Instagram can offer a whole lot of entertainment – it’s a place to find the latest fashion, hilarious memes, and to connect with friends.
But the social media platform is all fun and games until your account gets hacked, that is.
Even if you’re not an influencer with thousands of followers, you can still be vulnerable to cybercriminals, and sometimes, it’s not always obvious that you’ve been hacked.
Digital security experts have explained the warning signs to look out for to see if your profile has been accessed by someone else, and what to do if you find yourself in that situation.
Why do hackers target Instagram accounts?
“Instagram scams are rampant right now, a result of its growing popularity and influence,” says Tom Gaffney, principal security expert at F-Secure – who believes that fake brand accounts, usually pushing counterfeit goods, may be responsible.
“The power of Instagram is in how many followers you have – the more followers these brands can build, the more they can push other nefarious activity.”
Stuart Dobbie, SVP of innovation at Callsign, warns that fraudsters target social media accounts in an attempt to steal confidential information: “Regardless of whether you have a lot of followers, your Instagram profile will have your phone number, email address and other pieces of information private to you.
“If a fraudster hacks into this, they can access all of it – and they can then use this information elsewhere.”
In some cases – usually accounts with many followers – the hackers will contact the owner and threaten to delete the account if a ransom (usually Bitcoin) isn’t paid.
Gaffney adds: “Hackers don’t tend to differentiate on the target as their attacks are automated and at scale, this means they will affect users even with very few followers.”
How can you tell if your account has been hacked?
Unless the hacker gets in contact to demand payment, your account could be compromised without you even knowing it.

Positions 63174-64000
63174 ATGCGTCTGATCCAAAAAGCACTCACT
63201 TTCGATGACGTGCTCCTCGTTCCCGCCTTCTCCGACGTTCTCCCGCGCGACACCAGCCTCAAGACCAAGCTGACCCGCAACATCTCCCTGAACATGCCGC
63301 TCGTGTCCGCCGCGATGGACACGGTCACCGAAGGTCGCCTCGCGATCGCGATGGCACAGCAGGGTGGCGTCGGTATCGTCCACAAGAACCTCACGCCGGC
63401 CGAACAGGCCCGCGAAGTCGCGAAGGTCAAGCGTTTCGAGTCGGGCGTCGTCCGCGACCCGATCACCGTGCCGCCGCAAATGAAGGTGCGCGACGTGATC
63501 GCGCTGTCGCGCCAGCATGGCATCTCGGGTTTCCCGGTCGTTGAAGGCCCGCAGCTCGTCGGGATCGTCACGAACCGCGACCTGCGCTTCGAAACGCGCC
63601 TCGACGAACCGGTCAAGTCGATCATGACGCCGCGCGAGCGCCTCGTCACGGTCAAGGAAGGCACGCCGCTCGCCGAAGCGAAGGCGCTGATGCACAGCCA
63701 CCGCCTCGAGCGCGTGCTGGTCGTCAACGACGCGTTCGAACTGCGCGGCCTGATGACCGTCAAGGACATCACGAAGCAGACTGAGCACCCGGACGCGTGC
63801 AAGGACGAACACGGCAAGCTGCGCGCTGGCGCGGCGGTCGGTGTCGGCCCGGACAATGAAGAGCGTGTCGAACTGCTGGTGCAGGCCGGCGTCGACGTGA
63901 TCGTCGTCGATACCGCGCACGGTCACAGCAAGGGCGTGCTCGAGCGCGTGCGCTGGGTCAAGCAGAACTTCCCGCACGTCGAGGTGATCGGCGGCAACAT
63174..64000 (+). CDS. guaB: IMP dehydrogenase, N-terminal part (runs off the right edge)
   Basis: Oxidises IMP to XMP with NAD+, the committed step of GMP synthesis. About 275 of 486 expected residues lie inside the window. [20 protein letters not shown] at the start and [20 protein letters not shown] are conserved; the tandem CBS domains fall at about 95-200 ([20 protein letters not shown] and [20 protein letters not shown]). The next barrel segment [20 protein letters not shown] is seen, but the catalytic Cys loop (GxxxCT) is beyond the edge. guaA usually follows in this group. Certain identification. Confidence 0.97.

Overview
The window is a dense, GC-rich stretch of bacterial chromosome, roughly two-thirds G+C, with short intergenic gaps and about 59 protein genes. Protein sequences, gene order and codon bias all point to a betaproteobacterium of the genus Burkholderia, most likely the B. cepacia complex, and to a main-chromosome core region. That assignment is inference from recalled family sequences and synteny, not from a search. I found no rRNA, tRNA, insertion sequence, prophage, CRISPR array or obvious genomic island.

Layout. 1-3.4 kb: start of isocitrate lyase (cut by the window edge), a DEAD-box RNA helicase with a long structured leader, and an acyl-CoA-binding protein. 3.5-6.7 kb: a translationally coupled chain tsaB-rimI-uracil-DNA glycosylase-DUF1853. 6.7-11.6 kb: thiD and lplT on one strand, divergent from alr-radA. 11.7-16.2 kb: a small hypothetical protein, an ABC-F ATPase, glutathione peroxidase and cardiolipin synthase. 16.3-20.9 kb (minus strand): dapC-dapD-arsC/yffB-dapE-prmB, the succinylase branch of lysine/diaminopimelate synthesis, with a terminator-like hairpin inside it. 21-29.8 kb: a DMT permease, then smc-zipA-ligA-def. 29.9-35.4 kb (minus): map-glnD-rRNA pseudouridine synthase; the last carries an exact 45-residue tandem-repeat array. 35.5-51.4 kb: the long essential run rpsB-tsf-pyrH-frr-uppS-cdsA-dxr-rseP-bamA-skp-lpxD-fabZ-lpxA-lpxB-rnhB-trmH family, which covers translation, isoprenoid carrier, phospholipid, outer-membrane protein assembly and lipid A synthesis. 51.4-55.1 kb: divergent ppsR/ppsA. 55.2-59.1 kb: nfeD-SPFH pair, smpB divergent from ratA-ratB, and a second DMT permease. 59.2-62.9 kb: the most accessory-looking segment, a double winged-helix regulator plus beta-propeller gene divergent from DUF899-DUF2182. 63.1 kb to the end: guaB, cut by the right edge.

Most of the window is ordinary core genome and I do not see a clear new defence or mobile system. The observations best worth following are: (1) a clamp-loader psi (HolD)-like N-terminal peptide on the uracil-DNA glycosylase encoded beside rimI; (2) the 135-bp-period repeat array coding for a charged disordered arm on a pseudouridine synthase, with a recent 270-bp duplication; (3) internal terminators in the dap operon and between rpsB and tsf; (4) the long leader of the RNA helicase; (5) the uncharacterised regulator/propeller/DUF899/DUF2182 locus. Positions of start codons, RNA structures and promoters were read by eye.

“The most obvious sign is if there has been a change to your registered email or phone number,” says Gaffney. “Hackers often will alter this first to avoid you getting any notifications. You can check in your Insta settings if this has been changed.”
Also in the settings page, you can see which devices have logged into your account: “If it’s a device you are unfamiliar with then that is a clear warning sign.”
David Sygula, senior analyst at CybelAngel, says to watch out for unusual activity linked to your profile.
For example: “You get a notification of a suspicious connection, you seem to have sent messages to a lot of people, your account was blocked for spamming or you have subscribed to dozens of accounts without knowing it.”
If you’re lucky, a friend or follower might alert you to a weird message they’ve received.
“Hackers are more likely to use direct messaging as that is less noticeable,” Gaffney explains. “If you see direct messages being sent that were not from you – that’s another red flag.”
What should you do if your account is hacked?
If you notice any suspicious activity and you’ve still got access to your account, log in and change your password immediately, choosing a strong password made up of upper and lower cases letters and special characters.
If you can’t log in, check whether you’ve received an email from email@example.com (beware of similar but fake addresses) saying your email address was changed and choose the ‘Revert this change’ option.
If you still can’t log in, go to the Hacked Accounts page (via help.instagram.com) and follow the instructions to try and recover your account.
In the case of financial scams, Gaffney advises: “Always report hacking to Instagram and never pay the fine. Instagram can help verify your identity and check for account misuse.”